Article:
Black Palm

Resentful

2017
review published: 10/20/2017

7





From Boston, Massachusetts comes Black Palm, a band with music nearly as disorienting as their native city's haphazardly arranged streets. Resentful is a four-song EP and the group's debut record.

Thirty seconds into opening track, "Disassociate," and the Converge lineage is undeniable. (Given the geographic proximity of the two bands, it's unthinkable that Black Palm's members aren't intimately familiar with the Converge catalog.) There are unrelenting guitars, monotone screamed vocals (from two different band members), and hyperkinetic drumming with a stampede of double bass and plenty of ride cymbal heroics.

Fortunately, Black Palm aren't Converge clones; their compositions are less caustic and less experimental, though more consistently suffocating. "Disassociate" is a three-minute assault of chaotic hardcore that starts and stops, bucking about as if attempting to discard the beleaguered listener. Not a groundbreaking recipe, but enjoyable nonetheless.

"Get It Together" is more of the same, albeit not quite as turbulent. Dissonant guitars churn their way to a bouncy riff that yields to a guitar-heavy mid-section with nary a palm mute in sight. Whiffs of heavy metal nearly escape from the concoction before cacophonous hardcore reclaims the helm.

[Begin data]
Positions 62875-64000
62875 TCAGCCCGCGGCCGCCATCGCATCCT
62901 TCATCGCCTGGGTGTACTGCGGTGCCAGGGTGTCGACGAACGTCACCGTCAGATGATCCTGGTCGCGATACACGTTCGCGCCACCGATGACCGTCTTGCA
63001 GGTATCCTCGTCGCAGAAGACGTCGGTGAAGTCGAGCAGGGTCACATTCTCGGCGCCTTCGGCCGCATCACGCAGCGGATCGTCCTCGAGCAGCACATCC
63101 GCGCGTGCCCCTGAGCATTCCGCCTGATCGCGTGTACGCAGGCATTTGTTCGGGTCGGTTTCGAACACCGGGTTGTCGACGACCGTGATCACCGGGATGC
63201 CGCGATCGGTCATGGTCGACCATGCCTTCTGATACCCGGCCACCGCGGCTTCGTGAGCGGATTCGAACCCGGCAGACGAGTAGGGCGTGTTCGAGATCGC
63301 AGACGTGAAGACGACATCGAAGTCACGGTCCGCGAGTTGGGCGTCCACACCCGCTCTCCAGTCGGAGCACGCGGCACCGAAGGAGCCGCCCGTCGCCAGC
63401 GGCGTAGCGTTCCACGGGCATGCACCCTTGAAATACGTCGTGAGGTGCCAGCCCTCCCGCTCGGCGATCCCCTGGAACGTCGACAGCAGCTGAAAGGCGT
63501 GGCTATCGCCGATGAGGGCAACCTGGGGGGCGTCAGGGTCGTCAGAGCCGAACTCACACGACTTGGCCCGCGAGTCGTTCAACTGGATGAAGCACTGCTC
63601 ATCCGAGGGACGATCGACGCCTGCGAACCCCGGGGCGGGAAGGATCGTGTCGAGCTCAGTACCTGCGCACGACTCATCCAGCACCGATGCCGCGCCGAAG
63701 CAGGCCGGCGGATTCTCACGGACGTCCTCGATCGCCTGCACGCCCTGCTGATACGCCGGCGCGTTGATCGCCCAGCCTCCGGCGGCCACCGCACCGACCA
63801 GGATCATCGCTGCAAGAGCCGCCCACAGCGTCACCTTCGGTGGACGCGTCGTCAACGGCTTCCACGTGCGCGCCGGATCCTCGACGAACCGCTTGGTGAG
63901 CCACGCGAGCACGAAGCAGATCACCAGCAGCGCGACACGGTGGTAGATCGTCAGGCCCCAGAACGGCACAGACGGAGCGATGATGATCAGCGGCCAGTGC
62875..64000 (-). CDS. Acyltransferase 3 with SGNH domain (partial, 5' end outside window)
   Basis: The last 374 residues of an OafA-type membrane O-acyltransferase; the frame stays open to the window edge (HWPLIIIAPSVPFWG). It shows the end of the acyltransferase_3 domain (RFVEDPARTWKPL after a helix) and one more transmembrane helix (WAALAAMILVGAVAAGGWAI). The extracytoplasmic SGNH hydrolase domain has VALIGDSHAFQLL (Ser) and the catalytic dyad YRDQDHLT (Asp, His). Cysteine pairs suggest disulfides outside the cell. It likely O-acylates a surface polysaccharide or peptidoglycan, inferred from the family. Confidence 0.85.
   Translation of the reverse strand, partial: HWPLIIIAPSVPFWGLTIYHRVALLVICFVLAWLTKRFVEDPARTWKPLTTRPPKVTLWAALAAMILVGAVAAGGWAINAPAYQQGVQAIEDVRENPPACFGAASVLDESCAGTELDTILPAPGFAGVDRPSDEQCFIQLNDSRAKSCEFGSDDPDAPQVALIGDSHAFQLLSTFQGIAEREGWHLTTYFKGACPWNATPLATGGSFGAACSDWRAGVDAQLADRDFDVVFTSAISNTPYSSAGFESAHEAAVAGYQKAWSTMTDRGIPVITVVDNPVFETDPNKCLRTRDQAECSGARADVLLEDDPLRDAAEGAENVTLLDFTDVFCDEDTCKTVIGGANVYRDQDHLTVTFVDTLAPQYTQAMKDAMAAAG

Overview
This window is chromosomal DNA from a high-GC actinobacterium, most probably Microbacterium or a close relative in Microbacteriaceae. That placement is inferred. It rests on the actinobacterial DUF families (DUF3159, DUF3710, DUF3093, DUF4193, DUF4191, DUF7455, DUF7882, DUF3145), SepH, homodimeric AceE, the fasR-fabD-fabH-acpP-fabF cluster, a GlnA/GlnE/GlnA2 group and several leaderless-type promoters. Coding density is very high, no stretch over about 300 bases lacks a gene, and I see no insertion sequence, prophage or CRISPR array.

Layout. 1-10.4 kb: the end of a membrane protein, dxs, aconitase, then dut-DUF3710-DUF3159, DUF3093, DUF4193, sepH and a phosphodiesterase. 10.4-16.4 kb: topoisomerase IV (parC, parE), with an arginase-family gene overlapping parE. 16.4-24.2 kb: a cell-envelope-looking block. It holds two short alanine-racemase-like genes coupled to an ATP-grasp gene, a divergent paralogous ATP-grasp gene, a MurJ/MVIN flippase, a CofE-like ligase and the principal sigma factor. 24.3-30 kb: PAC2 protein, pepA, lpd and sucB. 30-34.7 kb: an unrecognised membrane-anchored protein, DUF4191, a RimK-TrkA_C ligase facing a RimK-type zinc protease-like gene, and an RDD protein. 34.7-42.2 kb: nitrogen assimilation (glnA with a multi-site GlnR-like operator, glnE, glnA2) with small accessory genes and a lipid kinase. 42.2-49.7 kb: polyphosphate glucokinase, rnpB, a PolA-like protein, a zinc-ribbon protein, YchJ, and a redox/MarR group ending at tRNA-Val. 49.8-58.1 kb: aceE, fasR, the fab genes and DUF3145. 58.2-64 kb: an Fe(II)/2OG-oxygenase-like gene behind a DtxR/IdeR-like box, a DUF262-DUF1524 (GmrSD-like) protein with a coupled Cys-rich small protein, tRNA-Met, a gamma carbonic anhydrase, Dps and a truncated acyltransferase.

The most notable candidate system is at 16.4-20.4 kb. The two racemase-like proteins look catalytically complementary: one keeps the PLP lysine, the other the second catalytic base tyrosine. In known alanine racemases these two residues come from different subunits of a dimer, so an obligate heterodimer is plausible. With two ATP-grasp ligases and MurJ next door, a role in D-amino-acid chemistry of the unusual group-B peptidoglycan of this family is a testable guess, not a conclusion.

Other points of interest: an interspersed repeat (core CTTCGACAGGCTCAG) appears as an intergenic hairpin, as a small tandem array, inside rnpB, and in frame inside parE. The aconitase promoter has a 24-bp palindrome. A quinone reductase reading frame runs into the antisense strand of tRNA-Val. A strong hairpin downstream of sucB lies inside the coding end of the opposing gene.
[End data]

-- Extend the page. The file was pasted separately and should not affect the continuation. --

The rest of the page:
The onslaught continues until the one-minute mark of "Panic," at which point the guitar relents for the first time on the entire EP. A few somber, arpeggiated chords ring out before a major key riff and throaty screams pave the way to another fiery, hardcore finish. Fans of Curl Up And Die should appreciate some of what's transpired.

Resentful closes out with "Nihilist," a bleak affair powered by pummeling grooves and an ample supply of d-beat. The track draws attention to Black Palm's primary weakness: some of their music just isn't particularly memorable. Then again, when it comes to hardcore bands, such a predicament isn't exactly unusual.

While not a liability, the production on the EP isn't a selling point either. In particular, the impotence of the snare drum introduces a slight, though irksome imbalance to the mix.

Bottom Line: Sure, they've got some fine-tuning to do, but Black Palm deliver a solid debut that should appeal to those who enjoy bands like Trap Them and (of course) Converge.


Track Listing: 01. Disassociate 02. Get It Together 03. Panic 04. Nihilist